|FROM THE EDITOR||November 1998|
Geologic changes are typically measured in millimeters or centimeters.
Yet once in awhile, we experience a change so profound it renders trusty
landmarks useless. A number of these profound moments have occurred since
the beginning of our science. Although these paradigm-shifting theories
are part of the history books, today’s geoscientists know that our era
equally exciting breakthroughs.
Sam Adams’ “Comment” calls for unity in the geosciences — not to tear down walls between disciplines, but to work symbiotically by sharing common ideas and resources. This theme will also be the focus of an AGI symposium on Nov. 14, at the National Academy of Sciences in Washington, D.C.
Photographs and images of Earth from space have given recent geoscientists a truer sense of where we are in our solar system. Authors James Reilly, William Muehlberger, Patricia Dickerson, Harrison “Jack” Schmitt, and John Young have helped direct NASA’s use of photographs and remote-sensing images of Earth. Their account and their breathtaking photographs make us realize how much we’ve learned by “stepping back” with the astronauts and looking.
One cannot talk about revolutions in science without discussing plate tectonics. On a par with the theories of evolution and relativity, plate tectonics has provided a unifying context for the geosciences. As author William R. Dickinson writes, “Plate tectonics gave geoscience its own scientific revolution, and our business has never been the same since.”
With lithospheric plates established as mobile and interacting, the mantle and core were recognized as dynamic regions driving the system. Advances in high-pressure mineralogical research and seismic characterization helped push an understanding of the composition and structure of the core and mantle to new heights (or new lows?). Thorne Lay and Quentin Williams guide us through this fascinating field of research.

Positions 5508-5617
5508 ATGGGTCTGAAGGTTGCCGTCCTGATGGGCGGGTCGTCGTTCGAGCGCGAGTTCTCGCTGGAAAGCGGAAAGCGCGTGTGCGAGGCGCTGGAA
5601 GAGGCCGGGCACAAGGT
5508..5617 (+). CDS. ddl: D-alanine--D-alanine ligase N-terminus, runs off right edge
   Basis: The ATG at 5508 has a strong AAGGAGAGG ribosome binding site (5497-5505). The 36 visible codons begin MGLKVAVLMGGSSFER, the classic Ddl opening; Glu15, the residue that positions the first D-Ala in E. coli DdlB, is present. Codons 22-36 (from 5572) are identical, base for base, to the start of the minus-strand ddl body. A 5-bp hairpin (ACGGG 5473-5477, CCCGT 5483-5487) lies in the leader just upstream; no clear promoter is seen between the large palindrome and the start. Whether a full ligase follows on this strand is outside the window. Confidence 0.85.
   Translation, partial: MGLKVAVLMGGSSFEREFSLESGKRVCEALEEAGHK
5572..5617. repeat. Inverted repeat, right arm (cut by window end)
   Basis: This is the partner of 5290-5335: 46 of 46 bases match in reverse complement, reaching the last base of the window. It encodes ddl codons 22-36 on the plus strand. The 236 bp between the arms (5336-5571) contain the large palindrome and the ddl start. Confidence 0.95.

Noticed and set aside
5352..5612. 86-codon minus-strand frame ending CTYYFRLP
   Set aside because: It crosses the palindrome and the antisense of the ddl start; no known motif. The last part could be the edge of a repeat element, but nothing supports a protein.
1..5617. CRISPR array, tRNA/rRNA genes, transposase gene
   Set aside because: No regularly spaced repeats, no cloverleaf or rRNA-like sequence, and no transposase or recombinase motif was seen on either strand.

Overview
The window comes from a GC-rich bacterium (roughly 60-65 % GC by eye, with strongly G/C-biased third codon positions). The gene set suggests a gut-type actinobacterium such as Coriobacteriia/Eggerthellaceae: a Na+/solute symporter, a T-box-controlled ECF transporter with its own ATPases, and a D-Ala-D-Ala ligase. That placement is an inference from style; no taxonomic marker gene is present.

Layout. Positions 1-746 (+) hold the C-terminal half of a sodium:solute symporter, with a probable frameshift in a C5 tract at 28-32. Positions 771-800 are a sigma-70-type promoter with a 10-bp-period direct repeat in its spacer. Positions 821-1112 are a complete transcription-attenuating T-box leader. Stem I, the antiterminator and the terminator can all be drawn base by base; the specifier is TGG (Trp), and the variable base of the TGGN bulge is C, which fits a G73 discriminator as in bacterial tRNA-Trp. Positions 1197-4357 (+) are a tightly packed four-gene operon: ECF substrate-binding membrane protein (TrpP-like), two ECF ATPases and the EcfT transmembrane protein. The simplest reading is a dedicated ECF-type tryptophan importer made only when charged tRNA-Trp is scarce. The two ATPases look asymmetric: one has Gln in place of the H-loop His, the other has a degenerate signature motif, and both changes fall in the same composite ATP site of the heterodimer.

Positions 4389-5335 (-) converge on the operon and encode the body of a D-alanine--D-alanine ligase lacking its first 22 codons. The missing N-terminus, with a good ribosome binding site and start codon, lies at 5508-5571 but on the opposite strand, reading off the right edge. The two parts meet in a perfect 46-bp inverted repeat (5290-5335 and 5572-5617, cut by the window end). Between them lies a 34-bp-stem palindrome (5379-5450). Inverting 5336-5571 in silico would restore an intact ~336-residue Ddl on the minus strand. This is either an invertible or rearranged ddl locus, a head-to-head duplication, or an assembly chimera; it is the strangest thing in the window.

Thanks to new developments in geochronology, we are able to date Earth far more accurately now than 50 years ago. Born with the discovery of radioactive elements at the end of the last century, the field of geochronology has particularly benefited from advances in instrumentation in recent decades. Samuel Bowring describes how new theories of radioactive decay have led to a critical, expanded understanding of Earth processes.
Since the days when basic principles of correlating and mapping stratigraphic units were displayed in William Smith’s cross sections, little had changed in stratigraphy. But when sequence stratigraphy first “went public” in the mid-1970s, it hit the petroleum industry like a tsunami sweeping over a broad coastal plain. Gerald Baum, with Peter Vail, shows us a revolution in the applied geosciences — one that changed the way geologists and geophysicists looked at their cross sections and seismic lines and got them talking to each other. Now that’s truly revolutionary.
In her article, “Imaging Earth,” Sally Zinke explains how advances in engineering techniques and computer technology have profoundly affected seismic imaging. Pushed by the petroleum industry and now spurred on by environmental concerns, seismic imagery is reaching new levels of detail. From analog systems and data, common when AGI was just a dream, to the multiprocessed 3-D and 4-D digital data of today, seismic images are helping us refine our image of Earth.
Guest columnist Catherine Skinner has the last word this month, asking “Where are we going?” Her answer focuses on integration. The varied disciplines of the geosciences must come together, and we must develop stronger connections with the other sciences. Only then can we fulfill our destiny of being good stewards of Earth. Happy 50th, AGI. Good reading.
Victor V. van Beuren